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The Beauty of Agile

Self-organizing Agile teams drive better solutions

21 December 2015

Saad Ali Jan
SE-Consulting GmbH


I've been working on various Agile teams for different products for almost four years. I've worked mostly on the quality assurance side, so the nature of my work deals mostly with software testing.

Test automation is an essential component of Agile development that helps the developer deliver value to the user fast, without spending too much time testing code manually. Although you need some manual testing as well, that is not part of this discussion. My aim is to show how we have tested one of our recent products, and how it helped us in delivering quickly. It also saved us time in configuring and maintaining the test environments.

At the start of the project, the development team and the product owner (PO) had many discussions about setting up a separate environment for testing. The PO was more interested in delivering the features directly to "production," but the development team was skeptical about this plan. They wanted their test environment to run automated regression tests to gain enough confidence before deploying code to production. In contrast, the PO cared more about his real users, and for him this delay to push the code into a particular environment and then test it was nothing less than a barrier. The PO's argument about the test environment was also valid: How would developers be sure that the application would work fine in production if they were testing against test data and running it against test code?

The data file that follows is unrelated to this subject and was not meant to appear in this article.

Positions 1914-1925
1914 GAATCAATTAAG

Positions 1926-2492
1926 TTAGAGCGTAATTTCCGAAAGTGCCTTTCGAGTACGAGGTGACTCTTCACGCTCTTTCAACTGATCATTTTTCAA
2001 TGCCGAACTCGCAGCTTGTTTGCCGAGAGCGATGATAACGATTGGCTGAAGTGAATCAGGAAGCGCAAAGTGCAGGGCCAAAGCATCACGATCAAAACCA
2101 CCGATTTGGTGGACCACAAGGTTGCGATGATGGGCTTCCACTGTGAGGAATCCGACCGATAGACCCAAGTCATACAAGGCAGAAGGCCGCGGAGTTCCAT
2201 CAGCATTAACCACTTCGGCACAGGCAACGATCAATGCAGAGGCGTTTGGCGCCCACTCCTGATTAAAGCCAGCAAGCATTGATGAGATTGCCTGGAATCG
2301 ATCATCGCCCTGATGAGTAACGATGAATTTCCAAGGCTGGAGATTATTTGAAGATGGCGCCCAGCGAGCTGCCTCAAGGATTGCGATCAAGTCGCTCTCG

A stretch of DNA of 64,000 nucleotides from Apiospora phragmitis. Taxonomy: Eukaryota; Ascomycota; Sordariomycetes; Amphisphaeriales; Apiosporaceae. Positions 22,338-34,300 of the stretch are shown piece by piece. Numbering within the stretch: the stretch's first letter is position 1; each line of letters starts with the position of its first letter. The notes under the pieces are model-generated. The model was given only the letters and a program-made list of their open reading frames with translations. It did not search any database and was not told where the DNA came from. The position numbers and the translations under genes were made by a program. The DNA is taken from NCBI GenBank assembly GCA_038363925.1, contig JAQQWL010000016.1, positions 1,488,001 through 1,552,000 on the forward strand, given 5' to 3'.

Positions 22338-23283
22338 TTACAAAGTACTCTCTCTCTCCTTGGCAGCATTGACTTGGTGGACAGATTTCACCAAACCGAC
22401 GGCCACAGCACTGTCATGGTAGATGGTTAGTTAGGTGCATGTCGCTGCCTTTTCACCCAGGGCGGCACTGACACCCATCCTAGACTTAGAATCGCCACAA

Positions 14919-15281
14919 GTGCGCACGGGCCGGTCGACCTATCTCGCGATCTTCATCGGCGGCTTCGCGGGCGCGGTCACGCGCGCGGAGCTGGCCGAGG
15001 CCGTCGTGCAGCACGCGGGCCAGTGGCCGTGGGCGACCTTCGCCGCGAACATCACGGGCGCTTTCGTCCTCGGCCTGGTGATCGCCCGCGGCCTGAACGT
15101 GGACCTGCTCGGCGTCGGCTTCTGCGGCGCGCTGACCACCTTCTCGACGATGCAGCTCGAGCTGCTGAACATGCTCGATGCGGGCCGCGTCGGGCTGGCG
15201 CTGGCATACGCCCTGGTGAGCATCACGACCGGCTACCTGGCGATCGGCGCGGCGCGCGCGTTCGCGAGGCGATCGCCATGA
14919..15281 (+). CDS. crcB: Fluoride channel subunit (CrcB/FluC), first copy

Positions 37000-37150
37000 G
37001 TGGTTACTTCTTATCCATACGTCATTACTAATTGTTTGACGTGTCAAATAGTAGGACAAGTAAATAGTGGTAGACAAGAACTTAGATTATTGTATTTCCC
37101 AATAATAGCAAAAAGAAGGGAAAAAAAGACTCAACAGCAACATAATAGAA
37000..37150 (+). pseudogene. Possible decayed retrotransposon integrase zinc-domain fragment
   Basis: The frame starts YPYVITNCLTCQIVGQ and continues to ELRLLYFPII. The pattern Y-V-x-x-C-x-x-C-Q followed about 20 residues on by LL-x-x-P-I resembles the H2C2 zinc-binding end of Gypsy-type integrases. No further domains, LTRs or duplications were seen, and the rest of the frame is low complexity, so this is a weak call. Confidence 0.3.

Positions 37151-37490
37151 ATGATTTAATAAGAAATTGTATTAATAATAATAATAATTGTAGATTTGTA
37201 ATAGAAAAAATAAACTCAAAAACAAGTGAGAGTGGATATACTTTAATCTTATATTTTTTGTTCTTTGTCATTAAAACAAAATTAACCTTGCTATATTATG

The teams were looking for a solution that would not require too many configurations to set up the test environment. Equally important, the goal was to test against production code with static test data, because it's difficult to validate against dynamic data. Being a self-organized team, they found a solution that was easy to implement and practical to use.

We have set two different cookies for each environment by just replacing the variable "Token." We implement this solution by using a High Availability proxy, which is often used for load balancing and content. As a software tester, all I need to do is run the following JavaScript code:

document.cookie = "server_cookieSet_abc=${TOKEN}-test; path=/; domain=abc.com";

Then I simply replace the variable ${TOKEN} with the necessary token, for example test. The revised code looks something like this:

document.cookie = "server_cookieSet_abc=test; path=/";

By doing this, the code remains the same, but all the data is swapped with the test data, which helps us to test production code against static data. This approach saves a lot of time, and I found it to be practical as well. Even in my automated tests, one only needs to add cookies in "Test Setup," and they are done. I never thought that switching between environments would be that simple. Sure, nothing comes as a freebie. You must strive for better solutions. I have exposed my testing code, and I hope that it will help you wherever it's applicable.

This is the beauty of Agile: Self-organizing teams drive better solutions than dependent teams, which get held up by uncertainties.
 

Opinions represent those of the author and not of Scrum Alliance. The sharing of member-contributed content on this site does not imply endorsement of specific Scrum methods or practices beyond those taught by Scrum Alliance Certified Trainers and Coaches.



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